They’ve bled us white, the bastards. They’ve taken everything we had. And not just from us! From our fathers and from our fathers’ fathers.
– And from our fathers’ fathers’ fathers.
– And from our fathers’ fathers’ fathers’ fathers.
– All right, don’t labour the point.
– And what have they ever given us in return?
– The aqueduct?
– The aqueduct.
– Oh. Yeah, they did give us that. That’s true, yeah.
– And the sanitation.
– Oh, yeah, the sanitation, Reg. Remember what the city used to be like?
– I’ll grant you the aqueduct and sanitation, the two things the Romans have done.
– And the roads.
– Yeah, obviously the roads. I mean the roads go without saying, don’t they? But apart from the sanitaion, the aqueduct and the roads…
– Yeah, yeah, all right, fair enough.
– And the wine.
– That’s something we’d really miss, Reg, if the Romans left.
– Public baths.
– And it’s safe to walk in the streets at night now.
– They certainly know how to keep order. Let’s face it, they’re the only ones who could in a place like this.
– All right, but apart from sanitation, medicine, education, wine, public order, irrigation, roads, the fresh-water system and public health, what have the Romans ever done for us?
– Brought peace?
– Oh, peace. Shut up!
Civilisation is built on the roads, the infrastructure, the railways, the public health and the sanitation….
The light-hearted look on the benefits of foreign rule by the Monty Python team here in this clip is one that should be remembered when thinking about and studying Empires. Any Empire – whether Roman or British.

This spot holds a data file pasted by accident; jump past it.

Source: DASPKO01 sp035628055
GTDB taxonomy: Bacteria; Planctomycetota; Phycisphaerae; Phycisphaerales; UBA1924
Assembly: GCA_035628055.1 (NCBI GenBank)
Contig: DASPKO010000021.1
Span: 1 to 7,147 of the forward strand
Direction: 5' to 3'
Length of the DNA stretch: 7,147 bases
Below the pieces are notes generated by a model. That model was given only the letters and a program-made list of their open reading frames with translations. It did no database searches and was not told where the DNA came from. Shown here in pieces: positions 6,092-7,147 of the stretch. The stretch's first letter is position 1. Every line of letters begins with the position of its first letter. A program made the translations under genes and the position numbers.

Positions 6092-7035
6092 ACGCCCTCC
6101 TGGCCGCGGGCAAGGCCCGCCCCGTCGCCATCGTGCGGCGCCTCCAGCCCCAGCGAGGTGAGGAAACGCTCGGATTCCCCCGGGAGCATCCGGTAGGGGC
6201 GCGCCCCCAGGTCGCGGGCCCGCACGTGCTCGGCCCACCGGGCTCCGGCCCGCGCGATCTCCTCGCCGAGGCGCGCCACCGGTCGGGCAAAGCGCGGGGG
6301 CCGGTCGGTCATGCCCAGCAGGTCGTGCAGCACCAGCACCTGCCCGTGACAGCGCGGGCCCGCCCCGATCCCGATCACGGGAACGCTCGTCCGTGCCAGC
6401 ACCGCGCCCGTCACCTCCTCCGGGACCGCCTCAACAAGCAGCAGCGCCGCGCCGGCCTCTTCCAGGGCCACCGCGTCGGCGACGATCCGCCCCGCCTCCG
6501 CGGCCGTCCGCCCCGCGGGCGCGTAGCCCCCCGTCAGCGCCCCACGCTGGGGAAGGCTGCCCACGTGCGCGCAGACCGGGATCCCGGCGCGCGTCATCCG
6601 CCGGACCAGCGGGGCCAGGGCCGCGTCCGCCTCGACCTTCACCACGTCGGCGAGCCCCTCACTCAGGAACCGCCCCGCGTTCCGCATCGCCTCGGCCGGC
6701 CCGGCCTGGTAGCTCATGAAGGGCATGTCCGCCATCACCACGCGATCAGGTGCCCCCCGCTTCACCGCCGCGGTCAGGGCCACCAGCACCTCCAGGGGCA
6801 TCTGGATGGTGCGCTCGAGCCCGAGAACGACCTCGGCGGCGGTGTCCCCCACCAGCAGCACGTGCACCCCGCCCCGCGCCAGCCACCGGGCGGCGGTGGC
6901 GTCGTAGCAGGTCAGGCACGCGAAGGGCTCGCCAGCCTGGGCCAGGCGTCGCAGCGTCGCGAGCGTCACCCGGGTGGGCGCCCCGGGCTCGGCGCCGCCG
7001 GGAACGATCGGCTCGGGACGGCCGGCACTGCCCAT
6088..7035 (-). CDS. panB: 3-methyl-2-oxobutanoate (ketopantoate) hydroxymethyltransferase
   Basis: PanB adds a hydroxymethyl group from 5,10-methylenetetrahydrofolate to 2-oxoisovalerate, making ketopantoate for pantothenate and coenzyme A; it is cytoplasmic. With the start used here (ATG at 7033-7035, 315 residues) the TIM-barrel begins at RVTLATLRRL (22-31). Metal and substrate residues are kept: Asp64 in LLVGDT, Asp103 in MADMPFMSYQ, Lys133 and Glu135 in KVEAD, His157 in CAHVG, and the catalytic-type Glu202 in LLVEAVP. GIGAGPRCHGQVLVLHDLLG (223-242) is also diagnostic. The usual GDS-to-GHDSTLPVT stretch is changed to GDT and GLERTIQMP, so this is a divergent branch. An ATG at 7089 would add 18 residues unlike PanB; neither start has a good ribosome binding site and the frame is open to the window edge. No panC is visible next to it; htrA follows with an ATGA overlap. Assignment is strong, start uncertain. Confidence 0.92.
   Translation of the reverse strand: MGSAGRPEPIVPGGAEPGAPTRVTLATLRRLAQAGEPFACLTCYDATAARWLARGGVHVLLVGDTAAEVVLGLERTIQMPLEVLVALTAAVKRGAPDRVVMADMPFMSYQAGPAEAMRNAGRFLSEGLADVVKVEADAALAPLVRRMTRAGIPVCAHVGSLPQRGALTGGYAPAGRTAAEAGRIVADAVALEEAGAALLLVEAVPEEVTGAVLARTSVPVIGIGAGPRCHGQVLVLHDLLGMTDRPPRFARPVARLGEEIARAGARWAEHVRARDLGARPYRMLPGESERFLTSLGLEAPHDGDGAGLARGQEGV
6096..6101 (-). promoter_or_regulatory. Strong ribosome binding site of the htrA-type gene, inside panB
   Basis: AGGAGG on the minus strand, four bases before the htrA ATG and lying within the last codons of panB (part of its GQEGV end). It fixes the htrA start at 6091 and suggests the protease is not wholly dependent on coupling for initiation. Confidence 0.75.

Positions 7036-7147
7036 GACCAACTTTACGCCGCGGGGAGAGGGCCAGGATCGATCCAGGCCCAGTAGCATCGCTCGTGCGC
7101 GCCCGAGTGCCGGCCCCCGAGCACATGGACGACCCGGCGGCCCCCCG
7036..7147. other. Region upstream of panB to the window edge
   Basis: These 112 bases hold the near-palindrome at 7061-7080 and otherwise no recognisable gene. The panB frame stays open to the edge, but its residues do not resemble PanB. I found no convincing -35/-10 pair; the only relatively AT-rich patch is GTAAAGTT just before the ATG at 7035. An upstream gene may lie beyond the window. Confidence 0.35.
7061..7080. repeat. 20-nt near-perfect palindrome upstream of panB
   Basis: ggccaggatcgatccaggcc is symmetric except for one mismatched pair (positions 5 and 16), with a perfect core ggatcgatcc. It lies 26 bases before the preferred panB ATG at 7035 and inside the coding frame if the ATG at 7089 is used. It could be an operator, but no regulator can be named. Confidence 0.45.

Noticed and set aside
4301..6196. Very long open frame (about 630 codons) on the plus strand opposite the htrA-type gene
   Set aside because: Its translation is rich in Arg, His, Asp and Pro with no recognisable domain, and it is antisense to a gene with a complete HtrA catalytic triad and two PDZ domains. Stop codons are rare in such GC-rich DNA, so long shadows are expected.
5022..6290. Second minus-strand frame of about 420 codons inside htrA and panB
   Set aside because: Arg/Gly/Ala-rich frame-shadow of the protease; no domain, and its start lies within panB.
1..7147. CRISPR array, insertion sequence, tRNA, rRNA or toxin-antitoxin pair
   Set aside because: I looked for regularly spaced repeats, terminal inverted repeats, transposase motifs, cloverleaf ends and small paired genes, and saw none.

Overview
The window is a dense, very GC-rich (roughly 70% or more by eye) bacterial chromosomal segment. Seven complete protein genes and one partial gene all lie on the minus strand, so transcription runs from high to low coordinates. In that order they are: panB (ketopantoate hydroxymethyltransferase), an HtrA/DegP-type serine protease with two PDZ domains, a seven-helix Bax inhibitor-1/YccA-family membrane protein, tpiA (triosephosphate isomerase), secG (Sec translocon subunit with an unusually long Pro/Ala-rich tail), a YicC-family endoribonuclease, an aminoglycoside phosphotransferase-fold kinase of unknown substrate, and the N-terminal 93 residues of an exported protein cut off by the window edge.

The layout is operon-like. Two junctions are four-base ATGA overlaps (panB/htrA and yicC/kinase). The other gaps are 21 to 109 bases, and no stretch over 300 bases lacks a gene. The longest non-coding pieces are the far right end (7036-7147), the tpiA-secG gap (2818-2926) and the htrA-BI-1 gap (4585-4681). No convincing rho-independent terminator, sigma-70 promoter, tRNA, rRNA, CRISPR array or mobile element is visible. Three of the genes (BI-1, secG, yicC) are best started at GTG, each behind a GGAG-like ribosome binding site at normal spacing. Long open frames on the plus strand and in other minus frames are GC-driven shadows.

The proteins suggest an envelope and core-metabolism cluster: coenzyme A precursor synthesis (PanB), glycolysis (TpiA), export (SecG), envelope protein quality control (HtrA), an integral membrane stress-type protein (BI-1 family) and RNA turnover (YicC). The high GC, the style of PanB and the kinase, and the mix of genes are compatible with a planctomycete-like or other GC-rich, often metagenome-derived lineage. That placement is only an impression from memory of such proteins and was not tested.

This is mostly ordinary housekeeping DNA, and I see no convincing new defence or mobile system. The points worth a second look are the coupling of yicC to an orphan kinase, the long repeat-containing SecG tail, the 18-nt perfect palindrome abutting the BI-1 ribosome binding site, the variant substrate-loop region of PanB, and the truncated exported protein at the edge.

The point is that despite the suffering inflicted during foreign rule, benefits do exist.
So. The question can be turned to ‘What have the British ever done for us/others?’
And answers are pretty much reflected in the clip. Watch it again and think about the question from a British Empire focus.
Infrastructure, hospitals, railways, trade networks, medicine, public health and sanitation, roads, irrigation and other improvement farming techniques, and education…
Granted most of the improvements were driven on some level by economics, but isn’t everything. But the thing to remember is that improvements were made, that may not have been made so quickly without British rule. I’m not saying that some of the countries that Britain ruled would not have developed these things in their own time, but what Britain did for them was put them on the road to development. Many of the countries were vast, with little or no means of covering the vast distances, and were deeply divided by the differences between the groups that lived there, before the British came. Gradually over time, as distances shrunk, and opportunities arose, national identities were moulded, and nationalism grew. But this sense of nationalism which paved the way to independence and the eventual end of the British Empire, was put in place by the benefits that Empire brought. Railways and the telegraph, ensured that travel and communication over distances was possible, trade networks opened the world to each other, irrigation meant better yields and a stronger market economy, education meant that groups now developed ideals of freedom and self-determination, and they had the educational powers to act upon them; as a result nationalism grew, and independence was gained.
Britain came and conquered. True we enslaved. True we stopped any political developments, and told people what crops to plant and where. But improvements were made. The British Empire did not neglect the need for ‘civilisation’.
As you can tell from this post and from some of my previous ones, I’m passionate about the study of the British Empire – all its sides, both positive and negative.